Saudi Court Blocks Execution of Man Convicted of Crime Committed at 14

Rights groups said the death sentence for Abdullah al-Huwaiti ran contrary to the kingdom’s claimed legal reforms. Now he’ll be retried.

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BEIRUT, Lebanon — Saudi Arabia’s highest court has overturned the conviction of a Saudi man who was sentenced to death after a lower court found him guilty of robbing a jewelry store and killing a police officer when he was 14 years old, rights groups tracking the case said on Thursday.

The conviction of the man, Abdullah al-Huwaiti, in 2019 drew criticism from rights advocates who said that he had confessed under duress and that the kingdom was violating international conventions that ban executions for crimes committed by minors.

Saudi state news media did not report on the high court’s ruling, which was on Wednesday, and a spokesman for the Saudi Embassy in Washington did not respond to a request for comment.

But the case’s new turn, which at least temporarily removed Mr. al-Huwaiti, now 19, from death row, follows other legal moves by the kingdom to reduce the number of pending executions for crimes committed by minors.

In recent years, the kingdom has announced legal changes to address some of the criticisms long raised by human rights groups about its justice system as part of a broader overhaul spearheaded by Crown Prince Mohammed bin Salman, a son of King Salman and the de facto ruler.

In 2018, King Salman set a maximum prison term of 10 years for crimes committed by minors, except for capital offenses. Last year, he decreed an end to such executions in cases whose sentences are set according to the discretion of judges.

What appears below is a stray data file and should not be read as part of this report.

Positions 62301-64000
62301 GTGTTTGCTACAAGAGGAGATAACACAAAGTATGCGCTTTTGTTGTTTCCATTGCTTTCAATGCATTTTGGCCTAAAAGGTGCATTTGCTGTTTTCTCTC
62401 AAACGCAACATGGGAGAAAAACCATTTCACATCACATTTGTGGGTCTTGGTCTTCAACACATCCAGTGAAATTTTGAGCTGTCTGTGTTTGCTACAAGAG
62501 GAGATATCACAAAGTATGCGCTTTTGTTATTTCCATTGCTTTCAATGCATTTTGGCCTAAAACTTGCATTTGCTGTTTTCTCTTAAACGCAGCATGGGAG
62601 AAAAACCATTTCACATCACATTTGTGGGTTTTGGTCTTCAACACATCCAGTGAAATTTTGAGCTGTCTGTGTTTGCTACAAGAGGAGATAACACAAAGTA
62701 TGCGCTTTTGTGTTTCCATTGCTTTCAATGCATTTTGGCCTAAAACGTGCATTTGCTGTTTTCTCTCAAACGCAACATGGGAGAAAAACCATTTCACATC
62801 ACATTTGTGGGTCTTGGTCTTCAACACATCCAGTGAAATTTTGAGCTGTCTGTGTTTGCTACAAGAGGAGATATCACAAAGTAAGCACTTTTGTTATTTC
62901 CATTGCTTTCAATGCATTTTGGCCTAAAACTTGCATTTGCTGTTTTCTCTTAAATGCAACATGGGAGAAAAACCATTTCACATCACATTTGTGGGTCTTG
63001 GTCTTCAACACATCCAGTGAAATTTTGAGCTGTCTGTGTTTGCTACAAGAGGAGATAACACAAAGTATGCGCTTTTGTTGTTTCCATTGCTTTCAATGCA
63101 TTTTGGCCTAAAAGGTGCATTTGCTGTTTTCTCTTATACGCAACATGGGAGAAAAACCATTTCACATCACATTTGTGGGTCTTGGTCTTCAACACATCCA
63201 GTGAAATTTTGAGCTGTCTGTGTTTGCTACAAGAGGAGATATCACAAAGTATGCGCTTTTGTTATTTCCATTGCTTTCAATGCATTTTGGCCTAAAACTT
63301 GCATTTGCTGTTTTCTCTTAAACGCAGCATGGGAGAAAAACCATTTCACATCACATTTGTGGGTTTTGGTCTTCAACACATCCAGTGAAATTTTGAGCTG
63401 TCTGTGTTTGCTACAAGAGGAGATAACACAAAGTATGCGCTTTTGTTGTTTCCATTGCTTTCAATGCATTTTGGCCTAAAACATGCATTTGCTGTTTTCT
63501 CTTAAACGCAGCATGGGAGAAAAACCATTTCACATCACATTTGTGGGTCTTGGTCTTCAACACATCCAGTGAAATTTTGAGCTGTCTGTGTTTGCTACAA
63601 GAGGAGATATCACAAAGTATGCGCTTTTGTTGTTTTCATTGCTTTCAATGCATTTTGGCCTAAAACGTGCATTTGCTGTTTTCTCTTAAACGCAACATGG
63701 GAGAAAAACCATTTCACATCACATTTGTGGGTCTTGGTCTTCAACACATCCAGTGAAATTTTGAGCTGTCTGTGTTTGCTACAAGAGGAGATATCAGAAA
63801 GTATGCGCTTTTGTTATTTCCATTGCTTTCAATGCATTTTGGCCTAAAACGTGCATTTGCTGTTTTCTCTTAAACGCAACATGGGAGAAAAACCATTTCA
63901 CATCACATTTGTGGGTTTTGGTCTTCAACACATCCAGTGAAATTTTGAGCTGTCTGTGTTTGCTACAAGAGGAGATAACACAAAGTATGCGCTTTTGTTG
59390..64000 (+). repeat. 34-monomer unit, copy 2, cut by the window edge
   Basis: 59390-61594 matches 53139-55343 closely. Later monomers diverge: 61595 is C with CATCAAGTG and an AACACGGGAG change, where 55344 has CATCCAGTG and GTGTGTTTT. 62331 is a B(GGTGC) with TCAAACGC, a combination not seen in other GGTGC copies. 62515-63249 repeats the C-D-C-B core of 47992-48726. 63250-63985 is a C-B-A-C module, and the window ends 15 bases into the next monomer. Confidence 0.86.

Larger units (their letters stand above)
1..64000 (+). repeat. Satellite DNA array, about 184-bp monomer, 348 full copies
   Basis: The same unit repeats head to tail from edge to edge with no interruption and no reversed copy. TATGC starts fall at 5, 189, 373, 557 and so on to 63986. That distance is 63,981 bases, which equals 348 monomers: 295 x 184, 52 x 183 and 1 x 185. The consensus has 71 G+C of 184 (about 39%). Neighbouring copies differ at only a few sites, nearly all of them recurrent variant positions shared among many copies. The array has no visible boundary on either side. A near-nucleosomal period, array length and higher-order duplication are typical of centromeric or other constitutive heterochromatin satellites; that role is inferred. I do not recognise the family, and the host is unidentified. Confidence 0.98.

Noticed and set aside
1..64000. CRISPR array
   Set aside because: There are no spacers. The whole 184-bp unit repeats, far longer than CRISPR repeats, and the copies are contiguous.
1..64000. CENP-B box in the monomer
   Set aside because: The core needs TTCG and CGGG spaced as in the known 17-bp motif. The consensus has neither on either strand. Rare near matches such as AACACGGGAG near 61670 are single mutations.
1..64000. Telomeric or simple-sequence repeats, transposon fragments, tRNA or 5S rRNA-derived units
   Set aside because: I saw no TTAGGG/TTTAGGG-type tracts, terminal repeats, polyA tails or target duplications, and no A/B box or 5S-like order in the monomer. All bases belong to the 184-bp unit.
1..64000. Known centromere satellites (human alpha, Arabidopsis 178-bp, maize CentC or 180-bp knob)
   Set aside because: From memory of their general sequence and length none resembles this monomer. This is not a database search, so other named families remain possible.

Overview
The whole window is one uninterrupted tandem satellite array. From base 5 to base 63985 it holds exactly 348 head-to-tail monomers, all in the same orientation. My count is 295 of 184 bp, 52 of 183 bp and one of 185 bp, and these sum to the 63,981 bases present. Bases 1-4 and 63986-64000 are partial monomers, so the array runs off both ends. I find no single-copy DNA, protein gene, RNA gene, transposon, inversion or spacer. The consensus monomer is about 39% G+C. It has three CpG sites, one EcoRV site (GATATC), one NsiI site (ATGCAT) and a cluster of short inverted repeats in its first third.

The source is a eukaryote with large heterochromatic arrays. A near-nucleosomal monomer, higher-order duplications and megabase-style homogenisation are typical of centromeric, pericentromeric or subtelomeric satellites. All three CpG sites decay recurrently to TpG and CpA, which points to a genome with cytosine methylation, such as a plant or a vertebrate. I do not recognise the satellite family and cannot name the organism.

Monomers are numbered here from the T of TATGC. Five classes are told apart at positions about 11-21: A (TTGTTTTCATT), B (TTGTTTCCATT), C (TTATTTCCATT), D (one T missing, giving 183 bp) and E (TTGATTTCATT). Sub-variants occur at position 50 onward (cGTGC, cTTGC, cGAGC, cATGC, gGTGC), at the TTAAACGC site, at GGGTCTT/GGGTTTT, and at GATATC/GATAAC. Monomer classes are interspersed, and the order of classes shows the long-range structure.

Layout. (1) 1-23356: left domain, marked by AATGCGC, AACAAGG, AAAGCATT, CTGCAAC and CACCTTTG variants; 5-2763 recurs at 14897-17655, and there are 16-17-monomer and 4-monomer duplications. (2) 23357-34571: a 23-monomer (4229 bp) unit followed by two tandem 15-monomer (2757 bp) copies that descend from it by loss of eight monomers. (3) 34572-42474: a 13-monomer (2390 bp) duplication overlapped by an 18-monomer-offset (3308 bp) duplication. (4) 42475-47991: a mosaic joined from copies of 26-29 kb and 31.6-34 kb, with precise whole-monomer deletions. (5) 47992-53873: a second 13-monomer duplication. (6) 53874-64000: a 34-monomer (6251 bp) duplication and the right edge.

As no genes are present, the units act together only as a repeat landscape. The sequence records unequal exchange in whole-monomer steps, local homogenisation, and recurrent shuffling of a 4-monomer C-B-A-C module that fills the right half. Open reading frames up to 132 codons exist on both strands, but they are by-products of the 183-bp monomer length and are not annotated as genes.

But that ban did not apply to all types of cases, including Mr. al-Huwaiti’s, because the judges convicted him of crimes whose punishments are laid out in Islamic scriptures.

Mr. al-Huwaiti’s mother announced the high court’s decision on Twitter on Wednesday, thanking God and posting a picture of her son with a photo filter and a picture of his lawyer.

On Thursday, two rights groups, Reprieve and the European Saudi Organization for Human Rights, issued statements confirming the court’s decision.

The ruling was expected to prompt a retrial in a lower court, but it was not immediately clear whether the evidence against Mr. al-Huwaiti would be re-examined and if prosecutors would continue to seek the death penalty or ask for a lesser punishment.

In the robbery, in Duba, on Saudi Arabia’s Red Sea coast in 2017, a man dressed as a woman entered a jewelry store, shot and wounded two employees, stole more than $200,000 in gold, and shot and killed a police officer before escaping in the officer’s car. Surveillance footage of the robbery fueled outrage over the crime.

Prosecutors based their case against Mr. al-Huwaiti on evidence that included a DNA sample from the police car and a confession, according to court documents reviewed by The New York Times. But one investigator on the case questioned the quality of the evidence, and Mr. al-Huwaiti said he had confessed after interrogators beat him, deprived him of sleep and threatened to harm his family.

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